The summer I came back from studying abroad, I took a different direction with my life. I realized how little it made sense to try so hard to take care of my body by eating right and exercising yet still drinking too much and smoking, so I quit tobacco and dramatically cut back on my alcohol intake. And even more, I recommitted myself to yoga. I joined a yoga studio and went once a week (as much as I could afford). When school started in the fall, I took a class on the texts and traditions of yoga. We learned about the many, different yoga traditions and their main texts along with doing an hour-long asana portion once a week. The renewed introduction to yoga in this more Eastern-centered, philosophical way opened me up to the profound connection inside myself I never knew existed.
While others commented on my changing body from doing yoga almost every day, what was more noticeable to me was the change in my life perspective. When I was upset because my work got rejected by my university’s literary journal, I went to yoga class where a guest monk taught us a meditation on releasing negativity. We thought about that moment of frustration, sadness, and pain, breathed into it and then exhaled with a sigh releasing the negativity, releasing from the hurt and filling ourselves with pure, white energy. I walked out of class with this huge, hopeful grin across my face. With each meditation I learned to become fully integrated into the present, while simultaneously detached from the outside world and my chaotic feelings. Insecurities melted away with each yoga session as I connected back to myself, to the divine energy within myself that is trapped and ready to be unleashed. The tantric idea that the divine presence rested in me fought back against my degrading self-worth and self- respect. Practicing Lion’s breath and other alternative breathing techniques helped release the tension and stress I often felt and brought me closer to a more relaxed mental state and inner peace. With yoga came gratitude, a recognition that life is precious and finite and that I have to give thanks for the beautiful things life does give me and accept what it does not. I’ve learned to take the intention I say before each practice off the mat and spread the inner warmth created across the encounters, struggles, and moments of my everyday life. Yoga gave me what I could never realize on my own: happiness is right in front of me when I look with new eyes.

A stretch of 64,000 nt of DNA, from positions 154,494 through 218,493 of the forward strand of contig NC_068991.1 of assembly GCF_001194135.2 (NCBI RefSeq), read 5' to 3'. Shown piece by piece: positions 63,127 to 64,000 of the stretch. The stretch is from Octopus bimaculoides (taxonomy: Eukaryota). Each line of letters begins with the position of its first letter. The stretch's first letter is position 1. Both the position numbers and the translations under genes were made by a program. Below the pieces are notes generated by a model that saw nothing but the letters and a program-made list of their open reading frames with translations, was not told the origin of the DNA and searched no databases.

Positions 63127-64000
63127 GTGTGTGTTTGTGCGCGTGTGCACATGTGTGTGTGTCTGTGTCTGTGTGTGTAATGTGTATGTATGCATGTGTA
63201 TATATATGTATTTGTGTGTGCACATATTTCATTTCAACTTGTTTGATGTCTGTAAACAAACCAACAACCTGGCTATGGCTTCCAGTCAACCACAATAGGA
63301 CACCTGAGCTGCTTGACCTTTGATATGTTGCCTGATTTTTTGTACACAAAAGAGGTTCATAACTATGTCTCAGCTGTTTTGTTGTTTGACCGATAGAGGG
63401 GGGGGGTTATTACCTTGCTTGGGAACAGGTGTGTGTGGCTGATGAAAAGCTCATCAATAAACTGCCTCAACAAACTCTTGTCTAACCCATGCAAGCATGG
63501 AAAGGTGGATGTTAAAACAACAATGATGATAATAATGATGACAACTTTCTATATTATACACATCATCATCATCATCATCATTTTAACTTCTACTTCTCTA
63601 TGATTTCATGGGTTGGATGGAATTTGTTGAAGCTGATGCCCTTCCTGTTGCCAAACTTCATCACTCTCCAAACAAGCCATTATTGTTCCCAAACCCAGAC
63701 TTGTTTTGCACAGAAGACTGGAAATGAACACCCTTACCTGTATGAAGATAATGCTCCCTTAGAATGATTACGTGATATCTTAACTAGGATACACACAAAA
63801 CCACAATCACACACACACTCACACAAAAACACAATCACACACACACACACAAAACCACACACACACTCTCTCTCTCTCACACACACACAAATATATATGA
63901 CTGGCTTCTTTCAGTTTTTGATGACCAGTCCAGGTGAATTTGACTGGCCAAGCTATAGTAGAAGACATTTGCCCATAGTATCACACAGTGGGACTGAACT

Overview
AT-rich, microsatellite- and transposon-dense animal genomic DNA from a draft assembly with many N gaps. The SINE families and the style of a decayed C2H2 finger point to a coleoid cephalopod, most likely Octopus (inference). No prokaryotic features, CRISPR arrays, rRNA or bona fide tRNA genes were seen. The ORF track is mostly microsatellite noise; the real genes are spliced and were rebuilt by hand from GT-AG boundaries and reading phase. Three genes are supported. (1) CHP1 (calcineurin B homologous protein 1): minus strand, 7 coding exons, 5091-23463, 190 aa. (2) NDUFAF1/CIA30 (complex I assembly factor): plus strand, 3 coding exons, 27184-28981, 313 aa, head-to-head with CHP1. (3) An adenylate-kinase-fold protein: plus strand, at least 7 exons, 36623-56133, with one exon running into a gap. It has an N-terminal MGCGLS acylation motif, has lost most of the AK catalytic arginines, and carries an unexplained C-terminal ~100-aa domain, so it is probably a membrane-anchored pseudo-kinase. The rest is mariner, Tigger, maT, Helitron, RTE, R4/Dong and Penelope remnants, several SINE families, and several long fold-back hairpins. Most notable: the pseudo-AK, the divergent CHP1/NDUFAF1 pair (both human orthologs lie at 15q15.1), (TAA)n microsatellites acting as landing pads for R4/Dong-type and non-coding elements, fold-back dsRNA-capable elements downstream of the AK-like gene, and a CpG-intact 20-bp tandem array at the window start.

It is not to say that within the last year I’ve suddenly been magically cured. Nothing is that simple or easy. I think I’ve been gifted with this immense sensitivity that lets me experience the beauty and pain in life at a much more heightened level. It’s wonderful and damaging all at once. I still struggle with self-esteem, I still worry about my future (especially with the new pressures of post-grad life), and I still react with exaggerated negativity when something goes wrong. I recognize some things are better and some things need work, so I check in with my body, mind, and heart each day to help with that, to find the balance necessary to live fully. The process is gradual, but I’m finally starting to see positive results unlike before when my mood constantly cycled up and down. I still ride that emotional rollercoaster, but now with fewer bumps and falls and even greater highs.
Also by Jessica: Gentle Yoga for Neck Pain
More personal essays in Voices: Finding Love at a Vegan Bakery
Photo: Jessica Renae